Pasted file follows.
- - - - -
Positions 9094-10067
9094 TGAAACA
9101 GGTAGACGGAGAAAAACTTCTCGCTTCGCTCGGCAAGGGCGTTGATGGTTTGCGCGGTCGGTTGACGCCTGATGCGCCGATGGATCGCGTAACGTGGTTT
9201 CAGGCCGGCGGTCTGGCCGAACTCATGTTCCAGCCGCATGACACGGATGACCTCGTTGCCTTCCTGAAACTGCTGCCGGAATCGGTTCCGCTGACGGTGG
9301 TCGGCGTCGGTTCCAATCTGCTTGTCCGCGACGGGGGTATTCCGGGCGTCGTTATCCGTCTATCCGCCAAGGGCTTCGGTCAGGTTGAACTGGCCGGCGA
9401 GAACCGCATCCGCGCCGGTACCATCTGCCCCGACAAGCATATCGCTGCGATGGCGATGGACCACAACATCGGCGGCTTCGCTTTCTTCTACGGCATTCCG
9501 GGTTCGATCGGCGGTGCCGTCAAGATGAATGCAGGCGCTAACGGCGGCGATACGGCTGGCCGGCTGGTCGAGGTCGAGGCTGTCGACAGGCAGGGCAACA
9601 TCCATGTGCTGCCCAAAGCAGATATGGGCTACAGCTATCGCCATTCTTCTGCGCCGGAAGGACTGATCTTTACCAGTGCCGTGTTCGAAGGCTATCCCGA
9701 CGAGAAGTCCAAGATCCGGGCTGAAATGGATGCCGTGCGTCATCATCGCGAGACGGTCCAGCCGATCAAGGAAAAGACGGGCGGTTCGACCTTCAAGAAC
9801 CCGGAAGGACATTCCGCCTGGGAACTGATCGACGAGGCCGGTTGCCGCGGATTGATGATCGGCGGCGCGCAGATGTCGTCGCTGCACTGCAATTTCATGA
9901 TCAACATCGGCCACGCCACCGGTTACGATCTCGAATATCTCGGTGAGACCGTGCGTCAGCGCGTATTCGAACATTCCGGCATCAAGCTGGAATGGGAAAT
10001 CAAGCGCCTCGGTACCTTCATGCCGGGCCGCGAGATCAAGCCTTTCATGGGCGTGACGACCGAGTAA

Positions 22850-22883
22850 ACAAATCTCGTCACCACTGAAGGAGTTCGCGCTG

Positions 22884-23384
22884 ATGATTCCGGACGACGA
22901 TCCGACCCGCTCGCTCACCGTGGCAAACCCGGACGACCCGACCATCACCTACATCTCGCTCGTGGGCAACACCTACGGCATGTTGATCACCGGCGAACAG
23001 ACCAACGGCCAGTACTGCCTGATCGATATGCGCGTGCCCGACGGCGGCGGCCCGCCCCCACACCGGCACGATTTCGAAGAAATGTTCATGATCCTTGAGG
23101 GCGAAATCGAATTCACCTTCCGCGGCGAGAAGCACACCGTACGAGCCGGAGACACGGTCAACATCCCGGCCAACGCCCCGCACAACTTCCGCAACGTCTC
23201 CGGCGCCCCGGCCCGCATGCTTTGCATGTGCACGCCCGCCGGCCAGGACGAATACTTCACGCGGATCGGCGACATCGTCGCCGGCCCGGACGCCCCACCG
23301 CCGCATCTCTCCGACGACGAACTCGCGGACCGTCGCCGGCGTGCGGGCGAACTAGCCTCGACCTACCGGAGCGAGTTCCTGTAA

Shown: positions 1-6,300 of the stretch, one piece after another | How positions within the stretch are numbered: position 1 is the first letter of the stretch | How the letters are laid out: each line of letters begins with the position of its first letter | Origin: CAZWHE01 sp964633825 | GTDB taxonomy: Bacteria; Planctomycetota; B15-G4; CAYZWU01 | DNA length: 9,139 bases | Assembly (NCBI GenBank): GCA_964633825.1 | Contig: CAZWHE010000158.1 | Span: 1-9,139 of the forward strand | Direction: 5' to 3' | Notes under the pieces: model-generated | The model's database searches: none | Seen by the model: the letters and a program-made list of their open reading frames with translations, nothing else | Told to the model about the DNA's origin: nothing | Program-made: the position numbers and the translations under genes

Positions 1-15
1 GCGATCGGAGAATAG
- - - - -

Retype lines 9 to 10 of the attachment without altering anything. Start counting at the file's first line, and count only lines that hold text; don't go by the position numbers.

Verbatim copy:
9701 CGAGAAGTCCAAGATCCGGGCTGAAATGGATGCCGTGCGTCATCATCGCGAGACGGTCCAGCCGATCAAGGAAAAGACGGGCGGTTCGACCTTCAAGAAC
9801 CCGGAAGGACATTCCGCCTGGGAACTGATCGACGAGGCCGGTTGCCGCGGATTGATGATCGGCGGCGCGCAGATGTCGTCGCTGCACTGCAATTTCATGA